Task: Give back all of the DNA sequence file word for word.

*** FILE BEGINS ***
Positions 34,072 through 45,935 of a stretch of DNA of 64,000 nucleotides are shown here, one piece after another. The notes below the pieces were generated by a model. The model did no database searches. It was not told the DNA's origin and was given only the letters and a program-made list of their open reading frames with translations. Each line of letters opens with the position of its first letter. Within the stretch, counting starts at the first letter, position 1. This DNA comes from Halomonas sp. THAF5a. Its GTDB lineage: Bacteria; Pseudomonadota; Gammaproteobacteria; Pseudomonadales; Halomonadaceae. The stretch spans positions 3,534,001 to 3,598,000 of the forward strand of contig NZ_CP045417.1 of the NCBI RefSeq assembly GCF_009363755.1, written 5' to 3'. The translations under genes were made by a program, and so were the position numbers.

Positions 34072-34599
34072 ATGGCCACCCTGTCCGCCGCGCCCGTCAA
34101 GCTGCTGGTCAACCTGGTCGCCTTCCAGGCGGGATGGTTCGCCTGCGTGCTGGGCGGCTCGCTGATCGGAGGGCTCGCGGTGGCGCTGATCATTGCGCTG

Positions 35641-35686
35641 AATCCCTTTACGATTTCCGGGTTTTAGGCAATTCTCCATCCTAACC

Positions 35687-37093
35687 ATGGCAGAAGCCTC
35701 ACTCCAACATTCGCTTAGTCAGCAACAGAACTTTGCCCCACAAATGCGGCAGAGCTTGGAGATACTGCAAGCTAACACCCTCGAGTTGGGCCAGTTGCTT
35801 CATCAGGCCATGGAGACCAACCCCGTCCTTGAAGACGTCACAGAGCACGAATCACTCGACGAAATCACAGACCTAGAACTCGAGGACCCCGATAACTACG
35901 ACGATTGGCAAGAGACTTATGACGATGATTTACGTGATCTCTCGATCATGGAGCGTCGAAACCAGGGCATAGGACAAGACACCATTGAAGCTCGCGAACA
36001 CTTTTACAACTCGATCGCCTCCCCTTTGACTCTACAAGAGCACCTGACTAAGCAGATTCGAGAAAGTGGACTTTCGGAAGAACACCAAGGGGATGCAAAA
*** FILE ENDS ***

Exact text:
Positions 34,072 through 45,935 of a stretch of DNA of 64,000 nucleotides are shown here, one piece after another. The notes below the pieces were generated by a model. The model did no database searches. It was not told the DNA's origin and was given only the letters and a program-made list of their open reading frames with translations. Each line of letters opens with the position of its first letter. Within the stretch, counting starts at the first letter, position 1. This DNA comes from Halomonas sp. THAF5a. Its GTDB lineage: Bacteria; Pseudomonadota; Gammaproteobacteria; Pseudomonadales; Halomonadaceae. The stretch spans positions 3,534,001 to 3,598,000 of the forward strand of contig NZ_CP045417.1 of the NCBI RefSeq assembly GCF_009363755.1, written 5' to 3'. The translations under genes were made by a program, and so were the position numbers.

Positions 34072-34599
34072 ATGGCCACCCTGTCCGCCGCGCCCGTCAA
34101 GCTGCTGGTCAACCTGGTCGCCTTCCAGGCGGGATGGTTCGCCTGCGTGCTGGGCGGCTCGCTGATCGGAGGGCTCGCGGTGGCGCTGATCATTGCGCTG

Positions 35641-35686
35641 AATCCCTTTACGATTTCCGGGTTTTAGGCAATTCTCCATCCTAACC

Positions 35687-37093
35687 ATGGCAGAAGCCTC
35701 ACTCCAACATTCGCTTAGTCAGCAACAGAACTTTGCCCCACAAATGCGGCAGAGCTTGGAGATACTGCAAGCTAACACCCTCGAGTTGGGCCAGTTGCTT
35801 CATCAGGCCATGGAGACCAACCCCGTCCTTGAAGACGTCACAGAGCACGAATCACTCGACGAAATCACAGACCTAGAACTCGAGGACCCCGATAACTACG
35901 ACGATTGGCAAGAGACTTATGACGATGATTTACGTGATCTCTCGATCATGGAGCGTCGAAACCAGGGCATAGGACAAGACACCATTGAAGCTCGCGAACA
36001 CTTTTACAACTCGATCGCCTCCCCTTTGACTCTACAAGAGCACCTGACTAAGCAGATTCGAGAAAGTGGACTTTCGGAAGAACACCAAGGGGATGCAAAA